Arvine Wales was born in New Stanford, Vermont. In 1811, he was working in Hartford, Connecticut, and drove 408 Merino sheep over the mountains to Ohio for Thomas Rotch. They traveled at the rate of 12 miles a day at a total cost of $1,847.37-1/2, which included tavern bills for six men, mending the wagon several times, and leather for the sheep muzzles to keep them from eating laurel. These sheep were the founders of the Kendal Woolen factory and the fortunes of Arvine Wales and Alexander Skinner. Skinner continued in the wool business, but Wales identified himself with agriculture and real estate. His first purchase of land was Lot #2 in Kendal in 1812 on Front Street (Wales Road), and then the quarter section of land north of Hills and Dales Road in 1816. This property was always referred to in later years as the “upper farm.”
Arvine lived with the Rotch’s in their large log cabin on the farm until he built his small brick house in about 1820 on the “upper farm” (the house was razed in 1968). At the time of the Rotch’s deaths in 1823 and 1824, he became their executors, inherited $1,000 and in 1831 purchased their home and 65 acres from the estate for $6,000. Thomas Rotch had paid $2.00 an acre for the land in 1812.
Arvine married Mary Kimberly in 1822. A Quaker orphan, she came from Wheeling to be a companion and assistant to Charity Rotch. She died a year after her marriage in childbirth the same day as Thomas and a week after her and Arvine’s son died. They lived in the home Arvine built just north of the house on the “upper farm.”
Charity left about $12,000 to found a school Arvine was Treasurer of the Fund, bought the land and built the buildings. The school opened in 1844. He never missed a day going over to the Charity School from his own farm, and he increased the fund from $12,000 to $40,000 during his lifetime. After his death in 1854, his son, A.C. Wales, took his place as a trustee on the board.
In 1825 he married Ann Foote Baldwin, the widow of Pomeroy Baldwin of Hudson, and she bore him one son, Arvine Chaffee Wales. She was the grandmother of Frank Lee Baldwin, whose home later became the Massillon Museum and is now part of the Massillon Public Library. Ann had a son from her first marriage, Pomeroy, who was ten years old when Ann and Arvine married. Ann Foote died in 1828.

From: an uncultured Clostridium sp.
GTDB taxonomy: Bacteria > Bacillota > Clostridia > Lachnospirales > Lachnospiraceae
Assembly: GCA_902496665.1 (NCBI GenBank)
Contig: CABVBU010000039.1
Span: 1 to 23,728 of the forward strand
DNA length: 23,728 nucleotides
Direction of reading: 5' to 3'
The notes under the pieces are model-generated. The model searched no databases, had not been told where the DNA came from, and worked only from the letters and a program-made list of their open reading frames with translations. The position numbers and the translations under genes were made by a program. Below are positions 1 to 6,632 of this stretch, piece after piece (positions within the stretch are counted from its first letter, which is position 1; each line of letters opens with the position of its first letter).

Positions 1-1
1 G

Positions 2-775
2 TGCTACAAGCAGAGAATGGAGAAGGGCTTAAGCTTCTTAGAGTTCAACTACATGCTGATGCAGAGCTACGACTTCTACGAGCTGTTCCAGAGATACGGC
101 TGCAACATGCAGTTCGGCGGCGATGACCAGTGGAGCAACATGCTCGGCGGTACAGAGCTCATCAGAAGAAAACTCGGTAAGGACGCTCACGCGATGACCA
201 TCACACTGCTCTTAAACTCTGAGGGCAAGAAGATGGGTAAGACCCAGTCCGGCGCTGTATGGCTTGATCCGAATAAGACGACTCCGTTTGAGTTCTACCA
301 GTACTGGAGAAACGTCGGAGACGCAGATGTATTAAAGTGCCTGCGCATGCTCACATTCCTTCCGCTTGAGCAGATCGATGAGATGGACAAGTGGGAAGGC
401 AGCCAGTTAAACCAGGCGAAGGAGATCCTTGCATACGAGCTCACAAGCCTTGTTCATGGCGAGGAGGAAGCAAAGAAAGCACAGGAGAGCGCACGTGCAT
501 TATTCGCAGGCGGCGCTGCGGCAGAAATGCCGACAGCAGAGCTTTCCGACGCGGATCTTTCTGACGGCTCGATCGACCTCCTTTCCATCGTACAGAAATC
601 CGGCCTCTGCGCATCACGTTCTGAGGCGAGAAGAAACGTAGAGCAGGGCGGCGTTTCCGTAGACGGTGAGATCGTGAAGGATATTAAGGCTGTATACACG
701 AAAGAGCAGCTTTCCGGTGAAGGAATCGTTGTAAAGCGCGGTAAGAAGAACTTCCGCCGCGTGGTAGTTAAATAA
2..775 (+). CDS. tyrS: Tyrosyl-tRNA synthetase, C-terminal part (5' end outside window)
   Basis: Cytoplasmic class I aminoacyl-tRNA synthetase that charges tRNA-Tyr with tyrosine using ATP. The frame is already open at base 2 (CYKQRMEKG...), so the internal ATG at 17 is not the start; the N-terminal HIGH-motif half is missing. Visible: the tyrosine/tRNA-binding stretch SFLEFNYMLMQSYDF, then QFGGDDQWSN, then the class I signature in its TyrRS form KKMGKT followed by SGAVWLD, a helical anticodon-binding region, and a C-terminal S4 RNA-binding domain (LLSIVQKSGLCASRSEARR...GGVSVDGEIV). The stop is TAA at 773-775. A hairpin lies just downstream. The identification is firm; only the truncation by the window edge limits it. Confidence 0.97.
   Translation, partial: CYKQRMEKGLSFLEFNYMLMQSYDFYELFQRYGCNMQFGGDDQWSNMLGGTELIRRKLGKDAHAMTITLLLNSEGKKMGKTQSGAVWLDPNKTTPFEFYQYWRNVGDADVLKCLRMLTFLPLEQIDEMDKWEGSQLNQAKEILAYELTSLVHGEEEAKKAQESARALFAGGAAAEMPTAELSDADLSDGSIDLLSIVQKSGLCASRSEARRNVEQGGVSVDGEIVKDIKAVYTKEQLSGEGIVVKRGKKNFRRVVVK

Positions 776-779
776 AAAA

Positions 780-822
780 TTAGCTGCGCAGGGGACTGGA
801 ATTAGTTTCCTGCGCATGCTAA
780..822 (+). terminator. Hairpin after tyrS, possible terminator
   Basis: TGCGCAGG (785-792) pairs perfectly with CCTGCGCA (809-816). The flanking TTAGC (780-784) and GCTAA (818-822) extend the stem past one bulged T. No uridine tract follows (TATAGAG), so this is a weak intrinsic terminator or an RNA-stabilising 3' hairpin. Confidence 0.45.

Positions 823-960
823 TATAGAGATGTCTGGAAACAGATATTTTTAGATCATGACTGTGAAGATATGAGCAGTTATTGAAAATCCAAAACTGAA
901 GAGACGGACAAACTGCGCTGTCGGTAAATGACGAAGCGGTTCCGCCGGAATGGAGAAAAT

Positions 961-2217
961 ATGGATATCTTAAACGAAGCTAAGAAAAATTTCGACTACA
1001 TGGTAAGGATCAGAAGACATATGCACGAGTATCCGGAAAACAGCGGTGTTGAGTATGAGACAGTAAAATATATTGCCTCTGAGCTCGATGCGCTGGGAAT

In 1831, James Duncan, Alexander Skinner, and Arvine Wales gave two acres of land for “literary purposes” and this is the site of Longfellow Middle School, the forth school on this land (this is now where the Salvation Army stands between 5th and 6th streets behind the Five Oaks). In 1848 the Union School was established and Arvine Wales served on the Board of Education as Treasurer.
Arvine’s third wife was Nancy Smith Shepherdson, a widow from Palmyra, New York, who he married in 1833. She came to Massillon to visit her two daughters, Mrs. J.V.C. (Lydia) Teller, and Mrs. Samuel Pease. Nancy Shepherdson was responsible for promoting the education of her stepson, Arvine Chaffee, and for the well-known hospitality of the house.
Perrins’ History of Stark County states “Whatever may be due Charity Rotch for her gift for the education of the poor and needy, all of which will ever be gratefully acknowledged, the name and memory of Arvine Wales will ever be kindly and affectionately remembered in connection with the cause of education not only for his guarding the fund upon which the Charity School is based but for his devotion to the cause of popular education during his long and useful life. The Union School of Massillon and the Charity School of Kendal are monuments which bear the impression of his care and watchfulness.”
Two thousand acres of land which had belonged to the Rotch’s were sold to the Kendal Community (1826-1829), which, as an early venture in socialistic living, was not a success. As no interest had ever been paid on the mortgages, the Rotch heirs demanded a foreclosure in 1829. In 1831, Duncan, Wales, and Skinner purchased the land together, and separately and subsequently developed the 4th Ward as an addition to the Town of Massillon.
The Massillon News of 1854 gives a long obituary on the death of Arvine Wales and states that “without much education by close study and application he made himself one of the most intelligent and practical men in this section of Ohio. He was social in his habits and kind and hospitable. He entertained his friends at his fireside with such plainness and simple-hearted kindness as to assure a stranger even a cordial welcome. In him the oppressed and down-trodden had a firm friend as many a fleeing bondman can testify.”
Arvine Wales stayed involved with the Abolitionist Movement throughout the rest of his life. We believe that he may have continued to keep the house open as a station on the Underground Railroad. Unfortunately, at this time, we have no documentation of this and cannot definitively say he did.